In the early morning hours of February 25 — 3:04 to be exact — my life as I knew it was forever changed. As most of you know, I have a pretty strict writing schedule that I keep. I work for my school district during the day, and then when I come home I make/order dinner, take my shower, and then go upstairs to write— okay, really I’ll look at Facebook first— but then I’ll write for a little while. I try to be in bed around 8:30. Then I wake up around 2:00 and write until time for school. On the weekends, it’s a free for all. I still try and keep my middle-of-the night hours so my body is used to being up and writing, I just have more time during the day to write. James has always been very cool about me being upstairs in my writing room while he stays downstairs and gives me space.

the libraryOn that Saturday evening, February 24, I had JUST finished final edits of book 2 in my Sullivan Sisters series. It was later than I had planned— around nine or nine-thirty I believe. I sent James a text at 9:36 telling him I’d finished my edits (he was downstairs) but that I still needed to go on Facebook and see what was going on with the world (haha). By the time I finished scrolling Facebook, it was around eleven. I wrestled with whether or not to pull up book 3 in the Sullivan Sisters series (I am 30,000 words in) and start writing, or just sleep for a few hours and start fresh in the morning. Since it was so late and I had been writing all day— except for the hour I came downstairs to cook baked chicken and eat with James and Maddy— I opted for a little sleep. I like to listen to already-heard audiobooks on low while I sleep, so I pulled up a Jana DeLeon book, and settled in for the night.

This next part is how I remember it….

At three o’clock I sit bolt upright in bed because I heard James SCREAM my name in his “get-your-butt-down-the-stairs-NOW” Marine voice. I threw back the covers and stood up…and IMMEDIATELY smelled the smoke. Only it wasn’t like a bonfire smoke, it smelled more like to me when you leave pans in the oven or maybe there’s still residual from the chemicals when you clean the oven. It just smelled harsh. I ran down the stairs and he yelled for me to call 911, the furnace in the basement was on fire. Now, I make it sound like James is being harsh (I’ve always said he’s good under pressure) because the next part gets crazy. So I ran as fast as I can back UP the stairs because I left my phone up there. Not very smart, but I was panicked. I grab my phone and start to hit 911…only I get to the 9 and I’m at the top of the stairs and I start to REALLY listen to James. As he’s yelling for Maddy (my step-daughter who has a bedroom on the other side of the house), his voice has changed. He’s more panicked. He’s now shouting, “Oh my God, Oh my God!” And at that moment at the top of the stairs, listening to his voice, I thought he was yelling that because something had happened to Maddy. Like he couldn’t rouse her because of smoke or something. I instantly dropped…my knees buckled and I slid down the stairs. The whole time I’m sliding I’m thinking, “What are we going to do if something has happened to Maddy? James will die!” I stand up when I near the bottom of the first landing (I’d regained my footing) and I turn to go down the last set of steps. I take a deep breath and the pain from that breath was excruciating! It hurt my whole body. I’m vaguely aware of the fire alarm in my left ear, and I’m vaguely aware of Maddy standing by the front door. Luckily the stairs off the library are only like eight feet or so from the front door. We all run outside, James carrying Brownie our dog, and I’m finally dialing 911. That was at 3:04.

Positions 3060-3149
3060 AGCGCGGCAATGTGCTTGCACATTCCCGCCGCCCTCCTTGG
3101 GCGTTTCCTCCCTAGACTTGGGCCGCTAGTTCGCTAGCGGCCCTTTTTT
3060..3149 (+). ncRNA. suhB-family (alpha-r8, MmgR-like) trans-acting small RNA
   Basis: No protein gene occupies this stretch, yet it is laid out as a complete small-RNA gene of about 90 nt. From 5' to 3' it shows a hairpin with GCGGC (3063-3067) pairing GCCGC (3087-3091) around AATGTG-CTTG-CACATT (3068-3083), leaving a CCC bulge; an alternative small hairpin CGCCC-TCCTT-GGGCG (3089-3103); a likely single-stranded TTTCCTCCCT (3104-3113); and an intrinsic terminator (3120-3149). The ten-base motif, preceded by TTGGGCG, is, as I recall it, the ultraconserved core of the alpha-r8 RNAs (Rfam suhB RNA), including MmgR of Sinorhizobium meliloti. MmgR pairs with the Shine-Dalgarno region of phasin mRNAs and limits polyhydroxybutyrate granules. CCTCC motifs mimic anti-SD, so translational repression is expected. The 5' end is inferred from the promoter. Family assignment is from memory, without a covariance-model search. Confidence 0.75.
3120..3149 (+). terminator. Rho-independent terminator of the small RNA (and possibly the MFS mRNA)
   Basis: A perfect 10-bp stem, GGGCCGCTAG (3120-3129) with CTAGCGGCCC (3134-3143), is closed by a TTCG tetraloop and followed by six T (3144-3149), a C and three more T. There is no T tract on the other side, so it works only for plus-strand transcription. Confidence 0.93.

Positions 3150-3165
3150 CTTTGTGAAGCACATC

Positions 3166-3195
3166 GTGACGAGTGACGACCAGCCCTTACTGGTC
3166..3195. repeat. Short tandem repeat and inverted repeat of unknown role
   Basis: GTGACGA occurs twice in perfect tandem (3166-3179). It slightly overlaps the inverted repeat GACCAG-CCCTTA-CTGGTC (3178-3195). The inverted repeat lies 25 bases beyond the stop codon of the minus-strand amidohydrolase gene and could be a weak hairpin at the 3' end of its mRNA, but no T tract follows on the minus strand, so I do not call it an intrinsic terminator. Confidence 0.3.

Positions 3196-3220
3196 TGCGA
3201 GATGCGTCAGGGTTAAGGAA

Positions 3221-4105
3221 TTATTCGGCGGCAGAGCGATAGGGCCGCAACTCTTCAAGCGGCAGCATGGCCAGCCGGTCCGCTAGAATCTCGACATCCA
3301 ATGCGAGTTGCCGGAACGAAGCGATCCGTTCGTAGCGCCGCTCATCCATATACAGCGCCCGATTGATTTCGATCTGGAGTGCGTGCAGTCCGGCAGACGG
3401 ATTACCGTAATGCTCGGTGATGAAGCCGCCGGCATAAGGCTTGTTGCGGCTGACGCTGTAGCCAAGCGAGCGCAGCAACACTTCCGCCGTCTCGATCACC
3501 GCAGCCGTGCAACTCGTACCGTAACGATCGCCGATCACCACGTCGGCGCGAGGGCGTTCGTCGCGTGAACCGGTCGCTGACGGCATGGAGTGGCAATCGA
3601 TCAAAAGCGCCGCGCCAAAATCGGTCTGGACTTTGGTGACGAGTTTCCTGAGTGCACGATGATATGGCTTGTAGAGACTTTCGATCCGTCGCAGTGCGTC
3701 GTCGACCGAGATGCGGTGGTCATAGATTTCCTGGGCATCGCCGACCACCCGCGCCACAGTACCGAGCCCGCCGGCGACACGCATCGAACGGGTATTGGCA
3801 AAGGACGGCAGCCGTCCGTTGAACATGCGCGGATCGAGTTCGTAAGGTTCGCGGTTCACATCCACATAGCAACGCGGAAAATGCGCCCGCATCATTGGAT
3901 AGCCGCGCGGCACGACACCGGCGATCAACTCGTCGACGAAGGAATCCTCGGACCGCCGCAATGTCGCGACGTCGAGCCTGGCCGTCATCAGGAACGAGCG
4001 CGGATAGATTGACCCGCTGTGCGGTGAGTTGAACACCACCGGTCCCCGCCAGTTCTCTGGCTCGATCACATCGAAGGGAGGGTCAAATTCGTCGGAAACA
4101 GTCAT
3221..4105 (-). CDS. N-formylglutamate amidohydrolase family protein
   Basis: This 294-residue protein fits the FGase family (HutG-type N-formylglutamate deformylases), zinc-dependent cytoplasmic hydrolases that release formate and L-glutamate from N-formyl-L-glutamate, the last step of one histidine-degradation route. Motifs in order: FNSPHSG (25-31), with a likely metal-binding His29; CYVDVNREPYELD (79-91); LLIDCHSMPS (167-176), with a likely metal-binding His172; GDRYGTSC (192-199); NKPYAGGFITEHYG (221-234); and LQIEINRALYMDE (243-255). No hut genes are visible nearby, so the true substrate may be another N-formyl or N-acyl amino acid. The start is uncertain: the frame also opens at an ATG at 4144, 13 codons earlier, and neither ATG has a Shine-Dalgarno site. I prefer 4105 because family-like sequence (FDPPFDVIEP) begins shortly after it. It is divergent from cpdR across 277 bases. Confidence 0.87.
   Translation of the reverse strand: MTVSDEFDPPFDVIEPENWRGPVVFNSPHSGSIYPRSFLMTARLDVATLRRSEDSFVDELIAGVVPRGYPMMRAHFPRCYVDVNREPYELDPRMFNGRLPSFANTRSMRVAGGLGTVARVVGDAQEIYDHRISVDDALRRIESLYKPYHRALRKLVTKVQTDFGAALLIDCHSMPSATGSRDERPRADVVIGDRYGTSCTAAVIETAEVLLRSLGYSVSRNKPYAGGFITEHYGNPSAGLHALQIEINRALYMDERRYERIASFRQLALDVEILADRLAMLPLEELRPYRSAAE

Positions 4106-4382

Now, this next part is honestly a blur, because it’s how I THINK it happened, but I’ve spoken with my neighbor and even she’s not sure exactly what SHE did, and James has a little bit different idea of what happened…

I remember hearing James yelling from inside the house he didn’t know where the fire extinguisher was. I remember SCREAMING my neighbor’s name (she’s honestly usually awake at odd times, too) and I ran to her house yelling for a fire extinguisher. James couldn’t find the one we usually kept under the sink. I thought she handed me one…she thinks she carried two over…I honestly have no idea! I was almost positive I cradled a fire extinguisher in my arms. But I don’t know how that fits in the timeline of the fire department arriving in that three minute span (they arrived at 3:07 according to the fire chief) because the next thing I remember, the firemen are at my house. I remember seeing James running around the back of the house and yelling. He later told me that he was trying to get the firemen down to the basement— you have to go outside to get to our basement because it’s like a half basement with a crawlspace. The neighbor on the other side of me later confessed to hearing me screaming because she, too, had been up — we’re obviously a neighborhood of insomniacs. She said she felt so helpless listening to me screaming, but she has two kids under the age of three and her husband is deployed. There was nothing she could do but watch from the window.